Please take a look at our welcome video on the 'About us' page. We hope you enjoy the virtual tour of our wonderful school!

RLT Trust
Home Page

Edith Moorhouse Primary School Reach For The Stars



How is handwriting taught at Edith Moorhouse?

Handwriting skills are taught regularly and systematically throughout the school, beginning in our pre-school.

In Pre-School, children should be encouraged to mark-make using a range of different materials and then give meaning to their marks. Children should start to understand that they write from left to right and from the top to the bottom of the page. 

As the children move from Pre-school into Reception, they will be taught to hold a pencil correctly using a tripod pencil grip, where the pencil is gripped between the index finger and the thumb. The middle finger is then used to support the underside of the pencil. Children should be encouraged to adopt the correct writing posture and they should be taught the correct page orientation depending on whether they are left or right handed. Careful consideration should be taken as to whether children are left or right handed when seating children.


In Reception, the children should start to learn how to form individual print letters (both upper and lower case) on lined paper using regular sized pencils. The letters taught will match the graphemes covered in the children’s phonics lessons and are outlined on the Handwriting Knowledge and Skills Progression document. Each letter should be taught individually, using the appropriate rhyme (see letter formation document), ensuring that the children start and finish each letter in the appropriate place. Each capital letter should be taught alongside the lower case letter. Children that reverse or misform letters should be identified and regular reminders and/or prompts should be given. By the end of Year 1, the children should have a secure understanding of how to form both lower and upper case letters. Children should write on lined paper wherever possible and should not be encouraged to practise their handwriting or letter formation using a white board and pen.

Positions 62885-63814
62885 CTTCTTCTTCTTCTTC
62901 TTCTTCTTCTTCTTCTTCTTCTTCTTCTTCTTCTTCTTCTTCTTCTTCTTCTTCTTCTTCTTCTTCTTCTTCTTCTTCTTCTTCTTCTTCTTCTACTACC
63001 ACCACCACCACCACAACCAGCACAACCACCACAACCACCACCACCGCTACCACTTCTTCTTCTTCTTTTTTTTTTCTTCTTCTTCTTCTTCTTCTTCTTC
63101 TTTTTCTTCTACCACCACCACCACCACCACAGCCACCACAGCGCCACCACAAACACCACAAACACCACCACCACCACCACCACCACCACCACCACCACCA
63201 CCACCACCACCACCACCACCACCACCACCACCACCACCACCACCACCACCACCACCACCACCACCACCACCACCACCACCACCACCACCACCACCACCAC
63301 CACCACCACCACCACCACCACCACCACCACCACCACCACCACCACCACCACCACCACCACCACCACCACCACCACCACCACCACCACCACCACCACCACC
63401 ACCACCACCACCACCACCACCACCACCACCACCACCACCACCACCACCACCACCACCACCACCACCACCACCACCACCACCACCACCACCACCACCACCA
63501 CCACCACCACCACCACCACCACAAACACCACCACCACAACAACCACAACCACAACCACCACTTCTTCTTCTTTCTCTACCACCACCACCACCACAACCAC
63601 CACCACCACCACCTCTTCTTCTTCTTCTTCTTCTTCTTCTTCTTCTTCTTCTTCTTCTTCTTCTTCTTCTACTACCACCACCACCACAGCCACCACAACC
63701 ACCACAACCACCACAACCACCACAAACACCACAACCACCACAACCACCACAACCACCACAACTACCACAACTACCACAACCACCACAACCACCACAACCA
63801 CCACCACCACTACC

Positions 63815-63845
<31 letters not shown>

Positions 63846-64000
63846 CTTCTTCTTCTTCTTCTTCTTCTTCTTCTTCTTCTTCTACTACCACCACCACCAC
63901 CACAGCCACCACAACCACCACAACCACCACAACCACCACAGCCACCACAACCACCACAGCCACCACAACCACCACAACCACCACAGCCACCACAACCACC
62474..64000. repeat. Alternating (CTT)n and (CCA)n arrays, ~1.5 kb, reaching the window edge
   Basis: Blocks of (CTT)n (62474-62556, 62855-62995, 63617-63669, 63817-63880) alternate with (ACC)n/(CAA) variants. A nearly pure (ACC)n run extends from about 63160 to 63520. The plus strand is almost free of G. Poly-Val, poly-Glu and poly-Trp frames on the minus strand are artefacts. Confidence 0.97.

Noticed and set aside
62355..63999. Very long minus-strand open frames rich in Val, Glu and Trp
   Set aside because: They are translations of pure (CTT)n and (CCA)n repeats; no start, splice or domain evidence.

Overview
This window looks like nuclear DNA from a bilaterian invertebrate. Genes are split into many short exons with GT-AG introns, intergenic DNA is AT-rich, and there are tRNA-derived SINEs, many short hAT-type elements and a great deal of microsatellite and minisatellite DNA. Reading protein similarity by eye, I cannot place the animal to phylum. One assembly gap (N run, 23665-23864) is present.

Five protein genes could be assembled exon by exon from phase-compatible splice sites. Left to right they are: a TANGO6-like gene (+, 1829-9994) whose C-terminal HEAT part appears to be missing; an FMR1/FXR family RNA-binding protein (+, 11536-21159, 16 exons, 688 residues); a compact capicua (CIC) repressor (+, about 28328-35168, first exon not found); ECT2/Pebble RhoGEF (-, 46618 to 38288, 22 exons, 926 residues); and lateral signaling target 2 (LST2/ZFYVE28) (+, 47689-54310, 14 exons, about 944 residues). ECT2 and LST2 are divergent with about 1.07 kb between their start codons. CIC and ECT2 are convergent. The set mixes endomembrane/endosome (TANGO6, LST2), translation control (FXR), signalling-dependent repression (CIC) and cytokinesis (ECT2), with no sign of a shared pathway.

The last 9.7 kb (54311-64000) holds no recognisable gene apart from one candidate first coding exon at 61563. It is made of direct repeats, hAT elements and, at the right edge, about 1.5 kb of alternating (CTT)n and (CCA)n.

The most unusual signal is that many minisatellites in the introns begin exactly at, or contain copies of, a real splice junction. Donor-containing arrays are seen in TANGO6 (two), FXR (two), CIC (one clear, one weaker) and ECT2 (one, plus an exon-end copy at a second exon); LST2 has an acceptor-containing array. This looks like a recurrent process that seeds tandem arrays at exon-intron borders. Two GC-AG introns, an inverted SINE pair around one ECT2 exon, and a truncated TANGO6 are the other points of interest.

At the start of Year 2, the children consolidate their understanding of print letter formation before being introduced to the smile and diagonal joins. Pupils should develop a secure understanding of when to use a diagonal or a smile join and which letters are best to remain unjoined. Capital letters, letters separated by an apostrophe and the letter ‘q’ should never be joined. Pupils should practise the letters individually with both the diagonal and smile lead-ins before progressing to joining letters to form words. Children should not be asked to join letters that they have not been taught and consequently words the children are asked to join in handwriting sessions should be carefully chosen.


By the Spring term of Year 2, the children should have been exposed to all of the letters in the alphabet and therefore should be encouraged to write in joined handwriting in all of their work. By the end of Year 2, the children should be able to confidently join their handwriting and have a good understanding of which letters should and shouldn’t be joined.


As the children progress into Year 3, the focus should be on consolidating their understanding and use of letter joins. They will continue to have formal, sequential handwriting lessons until the Spring term of Year 4 where handwriting lessons will be tailored to the specific needs of the class, focusing on size, accuracy and legibility.


In UKS2, the children should be encouraged to soften the diagonal joins to develop a more fluid and individualised style of handwriting. As in Year 4, handwriting lessons should be tailored to the needs of the class, focusing on speed, accuracy and legibility.


A typical handwriting lesson may contain all or some of the following elements, depending on the stage that the children are working at:

  • Gross motor skills warm-up e.g. arm circles, wall presses, chair pushes
  • Fine motor skills warm-up e.g. finger rhymes, finger disco, dough disco
  • Introduction of the letter(s) that the children are going to be joining
  • Reminder of the print letter formation by teacher modelling, use of the letter script, handwriting videos and other resources
  • Reminder of smile, diagonal and half-smile joins and when they should be used
  • Modelling of both the smile and diagonal lead-in to the letter and the join that leads out, using the letter script, handwriting videos (I do)
  • As a class children follow the letter formation with their finger (gross motor skills) saying the letter script (We do)
  • Children then trace over the letter before attempting to write the letter(s) on lined paper (You do)
  • Feedback should be given and any incorrect letter formation should be picked up here
  • The same ‘I do, We do, You do’ method should be used when modelling how to write whole words in a joined hand. As mentioned previously, careful consideration should be given to the words chosen for this activity. Children should only join letters for which they have already practised the smile and diagonal lead-in.

In 2022, Edith Moorhouse embarked on our journey of 'Opening Doors to Ambitious Writing.'

‘Opening Doors' is all about making challenging texts and a quality English curriculum available to all our learners.

LKS2 took on the challenge of Alice in Wonderland as their first 'Opening Doors' unit. You can see two pieces of work published on the Crown House Publishing website.



Writing in Action